Maria and I went to Vermont yesterday to visit a popular animal shelter, I had a check tucked into my wallet just in case. Lots of people get animals there, almost all of them happily, from what I am told.
We came there by a circuitous process. Our search for a new dog has been more complicated than we thought, we are running into obstacles, setbacks and some confusion. One breeder's dogs are not in heat, the breeding bitch of another had only one pup. We looked on many rescue and adoption websites – hundreds of photos – and Facebook pages and are struggling to find the dog we want, a dog for both us, but especially for Maria.
We were excited about the shelter visit, we wanted to see some dogs who might need the kind of home we could provide.
I was surprised at first when Maria said she was nervous about going to the shelter. Why?, I asked. Because I feel like I'm going to be judged, she said, that I won't ask the right questions or be rejected. I said I was sure that wouldn't happen, but it seemed sad to me that anyone would go to an animal shelter and feel anything but welcomed and encouraged.
I shouldn't have been surprised. I've heard this sentiment a thousand times. Many people are rejected at shelters – they don't have enough money, they don't have big fences, they are too old, have too many animals, work too hard, or drive carriage horses in New York City. The shelters claim they are just being appropriately careful, and I am sure that is very often true, but there seems to be a growing divide between the people who want to live with animals and the people who claim responsibility for their well-being.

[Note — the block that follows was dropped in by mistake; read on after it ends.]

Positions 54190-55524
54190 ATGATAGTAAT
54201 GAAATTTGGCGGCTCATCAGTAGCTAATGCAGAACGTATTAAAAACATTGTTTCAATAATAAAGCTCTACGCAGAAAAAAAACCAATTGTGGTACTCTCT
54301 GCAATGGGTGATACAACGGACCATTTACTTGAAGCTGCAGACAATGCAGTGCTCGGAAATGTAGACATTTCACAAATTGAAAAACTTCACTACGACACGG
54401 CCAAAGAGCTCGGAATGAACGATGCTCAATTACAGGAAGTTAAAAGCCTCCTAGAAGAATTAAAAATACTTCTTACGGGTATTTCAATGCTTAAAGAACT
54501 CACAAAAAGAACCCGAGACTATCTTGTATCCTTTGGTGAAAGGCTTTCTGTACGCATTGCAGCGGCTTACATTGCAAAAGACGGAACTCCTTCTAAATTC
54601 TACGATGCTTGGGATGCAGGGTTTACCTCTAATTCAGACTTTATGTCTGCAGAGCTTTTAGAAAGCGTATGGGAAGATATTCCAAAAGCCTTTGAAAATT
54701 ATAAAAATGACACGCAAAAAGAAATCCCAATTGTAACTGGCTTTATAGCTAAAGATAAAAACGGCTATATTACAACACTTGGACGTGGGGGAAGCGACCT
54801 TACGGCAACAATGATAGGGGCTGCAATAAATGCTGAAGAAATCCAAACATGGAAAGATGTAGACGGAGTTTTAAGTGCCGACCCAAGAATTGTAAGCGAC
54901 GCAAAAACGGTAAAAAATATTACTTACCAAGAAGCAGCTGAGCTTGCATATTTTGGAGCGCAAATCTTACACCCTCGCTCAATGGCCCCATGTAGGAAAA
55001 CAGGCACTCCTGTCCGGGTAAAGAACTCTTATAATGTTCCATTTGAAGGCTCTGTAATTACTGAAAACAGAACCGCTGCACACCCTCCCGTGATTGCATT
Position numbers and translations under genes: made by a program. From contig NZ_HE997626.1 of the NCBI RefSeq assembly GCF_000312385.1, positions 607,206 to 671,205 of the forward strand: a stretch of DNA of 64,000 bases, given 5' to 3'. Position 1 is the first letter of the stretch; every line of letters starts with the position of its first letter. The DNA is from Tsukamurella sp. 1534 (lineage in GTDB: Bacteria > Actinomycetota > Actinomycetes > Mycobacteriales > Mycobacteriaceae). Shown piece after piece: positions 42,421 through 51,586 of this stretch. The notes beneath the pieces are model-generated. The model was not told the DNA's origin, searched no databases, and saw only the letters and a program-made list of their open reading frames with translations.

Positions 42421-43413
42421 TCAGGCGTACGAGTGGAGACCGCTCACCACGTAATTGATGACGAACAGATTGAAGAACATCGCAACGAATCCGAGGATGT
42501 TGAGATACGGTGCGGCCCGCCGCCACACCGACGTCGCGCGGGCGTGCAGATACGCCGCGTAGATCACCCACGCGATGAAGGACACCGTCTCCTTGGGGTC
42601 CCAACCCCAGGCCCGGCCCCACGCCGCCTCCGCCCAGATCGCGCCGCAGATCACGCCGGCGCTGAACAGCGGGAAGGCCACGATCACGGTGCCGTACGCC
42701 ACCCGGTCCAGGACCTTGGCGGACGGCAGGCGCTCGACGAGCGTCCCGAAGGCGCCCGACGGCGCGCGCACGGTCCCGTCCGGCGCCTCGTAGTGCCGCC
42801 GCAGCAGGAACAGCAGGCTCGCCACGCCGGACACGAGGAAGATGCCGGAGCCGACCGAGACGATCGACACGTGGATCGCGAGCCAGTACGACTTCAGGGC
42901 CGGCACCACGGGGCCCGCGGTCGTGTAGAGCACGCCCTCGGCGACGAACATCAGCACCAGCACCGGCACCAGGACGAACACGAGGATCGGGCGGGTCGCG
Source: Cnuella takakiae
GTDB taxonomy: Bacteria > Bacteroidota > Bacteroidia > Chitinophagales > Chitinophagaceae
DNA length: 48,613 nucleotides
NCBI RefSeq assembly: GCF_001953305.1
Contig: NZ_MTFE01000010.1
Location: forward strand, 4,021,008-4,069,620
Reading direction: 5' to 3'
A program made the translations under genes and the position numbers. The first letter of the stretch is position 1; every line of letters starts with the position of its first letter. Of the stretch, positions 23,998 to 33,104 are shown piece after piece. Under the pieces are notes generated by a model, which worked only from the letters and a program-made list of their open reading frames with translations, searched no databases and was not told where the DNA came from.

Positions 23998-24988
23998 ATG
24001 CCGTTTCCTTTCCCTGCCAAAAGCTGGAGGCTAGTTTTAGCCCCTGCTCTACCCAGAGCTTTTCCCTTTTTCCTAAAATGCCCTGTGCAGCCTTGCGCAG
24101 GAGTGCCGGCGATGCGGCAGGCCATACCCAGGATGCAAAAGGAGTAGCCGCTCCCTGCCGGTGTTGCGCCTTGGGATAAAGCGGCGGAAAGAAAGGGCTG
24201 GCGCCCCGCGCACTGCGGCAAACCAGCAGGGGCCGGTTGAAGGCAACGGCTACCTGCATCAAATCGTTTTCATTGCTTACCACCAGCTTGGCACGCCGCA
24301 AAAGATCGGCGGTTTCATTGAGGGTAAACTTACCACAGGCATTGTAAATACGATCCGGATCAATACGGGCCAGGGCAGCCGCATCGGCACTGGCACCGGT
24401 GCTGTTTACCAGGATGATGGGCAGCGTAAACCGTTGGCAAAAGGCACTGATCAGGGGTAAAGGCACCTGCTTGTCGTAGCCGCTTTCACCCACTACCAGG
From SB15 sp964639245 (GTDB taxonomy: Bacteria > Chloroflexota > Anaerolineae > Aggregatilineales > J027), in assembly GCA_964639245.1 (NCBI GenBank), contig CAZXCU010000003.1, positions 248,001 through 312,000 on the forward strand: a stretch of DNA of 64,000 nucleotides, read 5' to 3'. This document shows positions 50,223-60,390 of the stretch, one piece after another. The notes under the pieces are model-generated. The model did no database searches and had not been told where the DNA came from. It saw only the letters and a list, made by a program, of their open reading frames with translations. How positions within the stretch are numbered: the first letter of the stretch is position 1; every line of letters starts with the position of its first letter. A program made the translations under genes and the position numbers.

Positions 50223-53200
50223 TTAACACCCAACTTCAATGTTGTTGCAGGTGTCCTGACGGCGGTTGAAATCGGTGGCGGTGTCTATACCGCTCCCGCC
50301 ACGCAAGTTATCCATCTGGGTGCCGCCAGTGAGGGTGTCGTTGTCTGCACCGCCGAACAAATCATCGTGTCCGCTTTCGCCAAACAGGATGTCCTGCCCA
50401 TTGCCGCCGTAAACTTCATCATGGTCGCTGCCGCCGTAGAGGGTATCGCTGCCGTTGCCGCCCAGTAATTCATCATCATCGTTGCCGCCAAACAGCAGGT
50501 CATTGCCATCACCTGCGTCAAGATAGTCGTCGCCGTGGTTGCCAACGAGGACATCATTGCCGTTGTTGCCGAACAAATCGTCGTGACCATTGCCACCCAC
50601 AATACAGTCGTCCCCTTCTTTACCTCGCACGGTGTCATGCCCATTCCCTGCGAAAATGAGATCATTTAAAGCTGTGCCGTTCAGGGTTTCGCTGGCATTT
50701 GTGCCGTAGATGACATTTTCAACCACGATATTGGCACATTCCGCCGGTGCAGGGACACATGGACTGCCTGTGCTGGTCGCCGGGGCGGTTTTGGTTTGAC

There was nobody in the waiting room when we got there, we figured they were busy. In a few minutes, one person came out, then three. There was no interaction much. We were not welcomed in any way, nobody wanted to know anything about us.
We said we would like to see some dogs, we wanted to get some guidance about the dogs they had, but the shelter worker just handed us a laminated book of photos. She said it was too stressful for the dogs to be visited by people, and if we saw a dog we liked, they would bring it out for us to meet.
This struck me as odd. I imagine a few minutes of stress to be a very small price to pay for a dog finding a good home. Being alone in a crate for days is pretty stressful also. What about the stress of the people coming in?
Looking through the book, we were both put off. First, the shelter said they would no longer be identifying dogs by breed, it was just too complicated for them to try and identify breeds, so every dog would be called an "American Shelter Dog." That, of course, is not a breed.